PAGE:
state legislation. There is a commitment to the education of all
The operating organizations that deliver
education are not set up to constantly be looking for efficiency
gains and quality improvements. "We haven't figured out how to
do that," Kolderie said. "Education policy is a major case of
deploring problems and reaffirming goals. But that doesn't move
anything. All it does is build frustration. Some people have visions
of great schools," he continued. "Then we have models to implement
those visions. But that is not system change."
We need to make education a self-improving
system. "It's essentially now an inert system driven by pressure
from the outside," Kolderie said. In the 1960s, unions forced in
bargaining from the outside, he said. In the 1980s, the business
community and American Federation of Teachers (AFT) President Al
Shanker pushed in standards from the outside.
"The whole notion was that education could
be better without school having to be different," Kolderie said.
"That was the essential concept in the No Child Left Behind
legislation and everything else. The idea was: 'We don't have to
change the system. The problem is we haven't told it what to do,
we're not measuring what it's accomplishing and we don't have any
sanctions if it's not doing what we want it to do. We're not going
to turn the American education system inside out and upside down.'"
Kolderie said it's very hard to get any
discussion going about the disparity between the goals and mission
statements of the school districts and the reality of what comes
out. He said publicly held corporations must list the risks that
what they hope to accomplish might not be accomplished. "School
districts have no such obligation," he said. It would be interesting
to put into K-12 education this concept of having to balance
forward-looking statements with a statement of risks.
In 1992, Kolderie said, Will Marshall of
the Progressive Policy Institute sold Bill Clinton on the ideas of
public school choice and chartering that came out of Minnesota. So,
from 1992 through the Clinton, George W. Bush and Obama
administrations, Kolderie said, there was national leadership
working with the concept of K-12 education moving out of the public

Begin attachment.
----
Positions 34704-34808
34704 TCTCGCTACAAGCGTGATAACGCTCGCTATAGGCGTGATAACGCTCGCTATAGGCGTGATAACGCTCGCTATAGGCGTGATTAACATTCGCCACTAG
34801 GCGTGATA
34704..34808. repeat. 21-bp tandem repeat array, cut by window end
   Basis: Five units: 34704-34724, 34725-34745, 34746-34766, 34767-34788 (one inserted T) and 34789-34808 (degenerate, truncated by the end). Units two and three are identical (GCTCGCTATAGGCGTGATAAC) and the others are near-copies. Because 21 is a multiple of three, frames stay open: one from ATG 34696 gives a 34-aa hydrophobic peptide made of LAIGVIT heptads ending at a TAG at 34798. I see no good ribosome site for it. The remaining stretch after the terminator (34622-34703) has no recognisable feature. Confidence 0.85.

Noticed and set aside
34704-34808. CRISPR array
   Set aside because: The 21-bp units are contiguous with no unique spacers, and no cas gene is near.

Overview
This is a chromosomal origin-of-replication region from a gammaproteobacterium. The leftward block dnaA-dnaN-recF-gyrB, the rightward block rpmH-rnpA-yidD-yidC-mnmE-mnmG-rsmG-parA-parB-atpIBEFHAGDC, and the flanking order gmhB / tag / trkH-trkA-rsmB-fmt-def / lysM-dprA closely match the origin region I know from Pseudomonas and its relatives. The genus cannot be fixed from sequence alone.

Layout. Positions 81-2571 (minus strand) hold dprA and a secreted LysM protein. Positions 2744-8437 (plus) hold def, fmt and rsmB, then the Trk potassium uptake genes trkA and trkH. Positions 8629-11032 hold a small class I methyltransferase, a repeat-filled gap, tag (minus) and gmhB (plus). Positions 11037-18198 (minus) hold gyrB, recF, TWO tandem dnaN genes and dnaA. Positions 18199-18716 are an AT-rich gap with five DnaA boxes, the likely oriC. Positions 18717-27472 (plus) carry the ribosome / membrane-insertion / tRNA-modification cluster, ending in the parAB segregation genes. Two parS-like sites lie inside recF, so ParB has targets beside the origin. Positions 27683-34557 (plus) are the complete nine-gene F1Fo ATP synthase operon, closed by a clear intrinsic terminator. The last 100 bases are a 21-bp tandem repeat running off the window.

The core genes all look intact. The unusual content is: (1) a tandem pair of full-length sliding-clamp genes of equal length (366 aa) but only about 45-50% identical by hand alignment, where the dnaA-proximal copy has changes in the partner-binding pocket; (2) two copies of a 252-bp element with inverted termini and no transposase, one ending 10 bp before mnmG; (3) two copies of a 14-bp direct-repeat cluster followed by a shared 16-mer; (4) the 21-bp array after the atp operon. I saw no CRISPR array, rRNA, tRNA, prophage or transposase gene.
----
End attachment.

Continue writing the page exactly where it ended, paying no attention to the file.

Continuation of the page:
utility model and becoming a two-sector system.
"It fundamentally put Democrats in the
position of supporting this kind of choice, as long as it was
consistent with public education principles," he said. Then the
politics dramatically changed, as Donald Trump appointed Betsy DeVos
Secretary of Education. DeVos supports school vouchers that can be
used at private schools.
How can we recast this concept of using a
two-sector system to make it a self-improving system? Kolderie
said the chartered school sector has survived pretty well, despite
this backpressure. And it has generated important innovations.
Some of the charter sector is working to do conventional school
better; some of it is testing nontraditional education.
But, Kolderie said, these innovations are
not being picked up rapidly enough by the district
sector. "Minnesota's notion has been that you don't use the charter
sector to replace the district sector," he said. "The function of
the charter sector is to use the flexibility these laws provide to
create whatever different kind of school that works. Try things, see
what works and try to get the district sector to pick it up."
For the most part, he said, the district
sector is not doing that. He noted that the Lakeville and Minnetonka
school districts have been exceptional and have picked up some
things from the charter sector.
An interviewer asked whether we need
school districts and Kolderie responded, "We've got them and we have
to see if we can begin to make the strategy of delegation,
innovation and diffusion work."
School boards have a deep desire for
sameness. Kolderie said boards believe doing different things
produces conflicts, jealousies and controversies. It's easier, he
said, for boards to be able to say, "You're all being treated the
same across the district." It's a centralized public corporation, he
"Boards are quite jealous about guarding
their control of professional issues," he said. "'We're the ones who
run the schools,' the president of the National School Boards
Association once said."
"The teachers are essentially employees in
an industrial model," Kolderie said. "They react exactly the way
you'd expect employees in an industrial model to react."
Kolderie has developed a proposal for
improving school boards based on what the Minnesota Legislature did
with municipal government after World War II. Minneapolis was a
city of 525,000 people in 1950 and was pretty much fully developed,
as was Saint Paul. Beyond the cities, there were suburbs that mainly
had old-fashioned village government: an elected clerk, an elected
treasurer and an elected mayor. "They were totally unprepared for
what was coming," Kolderie said.
Orville Peterson, the staff attorney for
the League of Municipalities, came up with an interesting solution,
Kolderie said. In 1949, the Legislature revised the village code and
allowed for three optional forms of local government:
- Plan A: an appointed clerk and treasurer;
- Plan B: a village manager; and
- Plan C: the Saint Paul city commission plan.
The local village council could put any
one of these three options up for a public vote and adoption or they
could be put up for a vote by citizen petition. This produced what
Kolderie called "competent, frontline local government in the
Similarly, the Legislature could now lay
out three optional plans for school boards. Kolderie said the
Legislature could say that certain districts clearly in need of
change would have to think about this and put something up for a
vote. These options would be available for other districts, as well,
but they wouldn't be required to choose one.
Kolderie's new paper, published by the
Center for Policy Design, "